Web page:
Unintended pregnancy is an issue of substantial personal and social concern in the United States. Efforts to reduce its level center around improving contraceptive use among sexually active couples at risk of unintended pregnancy. The proposed project would increase our knowledge about the relationship between contraceptive method use and unintended pregnancy. We would estimate one important indicator of success among American couples using contraceptives--the proportions of method users who become accidently pregnant while using a method (use-failure rates). We would determine the extent to which this indicator differs across contraceptive methods and across subgroups of users, as well as investigate changes between the mid- 1980s and early 1990s and the trends in use-failure rates over 6-, 12- and 24-month periods of use. For the U.S. as a whole we would estimate total and sociodemographic subgroup- specific levels of pregnancy and unintended pregnancy and analyze components of change over time, including the contribution of changes in contraceptive use patterns and effectiveness. To accomplish these goals, we would field a survey of a nationally representative sample of approximately 9,500 women having abortions in order to gather information on contraceptive use at time of conception and on other sociodemographic characteristics unavailable from other sources. We would use these data, together with already available national abortion statistics, to assess the accuracy of abortion reporting in the 1995 National Survey of Family Growth (NSFG). If unintended pregnancies that ended in abortion are underreported in the 1995 NSFG, as they have been in all past NSFGs and other national surveys of women's reproductive behavior that have been examined, we would use procedures developed under a prior NICHD grant to correct NSFG data for abortion underreporting and to calculate more accurate measures of contraceptive use-failure than would be possible from the NSFG alone. Using these corrected estimates, we would examine sociodemographic characteristics of women associated with contraceptive success. Findings from this project would contribute to monitoring the Year 2000 Objectives and help direct their achievement; they would assist those trying to choose among contraceptive methods and those seeking to provide them with accurate information; and, they would provide assistance to other researchers in the use of NSFG data for analysis of pregnancy and pregnancy outcomes.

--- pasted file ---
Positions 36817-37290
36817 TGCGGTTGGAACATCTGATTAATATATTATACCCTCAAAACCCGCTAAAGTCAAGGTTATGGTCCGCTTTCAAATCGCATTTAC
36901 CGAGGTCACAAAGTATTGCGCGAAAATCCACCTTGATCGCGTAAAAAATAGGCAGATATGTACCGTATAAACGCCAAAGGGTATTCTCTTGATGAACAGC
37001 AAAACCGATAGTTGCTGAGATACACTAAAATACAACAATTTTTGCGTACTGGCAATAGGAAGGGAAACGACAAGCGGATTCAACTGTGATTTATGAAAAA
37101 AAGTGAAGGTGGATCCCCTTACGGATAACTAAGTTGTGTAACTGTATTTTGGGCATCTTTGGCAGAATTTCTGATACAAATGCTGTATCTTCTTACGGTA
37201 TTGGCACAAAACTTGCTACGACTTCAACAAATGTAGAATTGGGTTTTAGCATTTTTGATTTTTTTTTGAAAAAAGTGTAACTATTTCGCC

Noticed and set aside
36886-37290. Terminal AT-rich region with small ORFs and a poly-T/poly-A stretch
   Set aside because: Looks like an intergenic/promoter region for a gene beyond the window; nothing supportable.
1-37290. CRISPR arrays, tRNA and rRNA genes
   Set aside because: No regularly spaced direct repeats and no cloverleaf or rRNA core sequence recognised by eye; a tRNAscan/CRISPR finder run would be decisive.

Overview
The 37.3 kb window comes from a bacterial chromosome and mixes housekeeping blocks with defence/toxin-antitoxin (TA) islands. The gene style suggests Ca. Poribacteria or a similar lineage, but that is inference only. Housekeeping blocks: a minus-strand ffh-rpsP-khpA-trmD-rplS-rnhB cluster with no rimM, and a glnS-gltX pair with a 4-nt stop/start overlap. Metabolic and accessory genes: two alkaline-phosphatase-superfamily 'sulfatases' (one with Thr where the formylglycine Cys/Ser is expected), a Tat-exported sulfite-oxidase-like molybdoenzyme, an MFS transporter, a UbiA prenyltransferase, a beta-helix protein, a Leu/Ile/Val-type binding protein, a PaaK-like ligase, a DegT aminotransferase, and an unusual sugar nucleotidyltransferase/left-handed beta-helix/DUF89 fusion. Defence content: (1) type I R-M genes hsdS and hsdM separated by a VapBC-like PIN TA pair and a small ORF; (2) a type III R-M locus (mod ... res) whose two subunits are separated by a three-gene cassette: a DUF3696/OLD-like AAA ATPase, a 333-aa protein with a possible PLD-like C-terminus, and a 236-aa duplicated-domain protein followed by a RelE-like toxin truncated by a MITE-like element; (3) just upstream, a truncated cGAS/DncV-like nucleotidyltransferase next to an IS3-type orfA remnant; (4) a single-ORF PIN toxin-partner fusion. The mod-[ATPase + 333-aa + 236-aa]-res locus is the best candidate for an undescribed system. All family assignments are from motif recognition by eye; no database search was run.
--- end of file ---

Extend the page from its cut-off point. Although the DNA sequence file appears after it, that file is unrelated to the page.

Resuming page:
National Institute of Health (NIH)
Eunice Kennedy Shriver National Institute of Child Health & Human Development (NICHD)
Research Project (R01)
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Social Sciences and Population Study Section (SSP)
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Alan Guttmacher Institute
New York
United States
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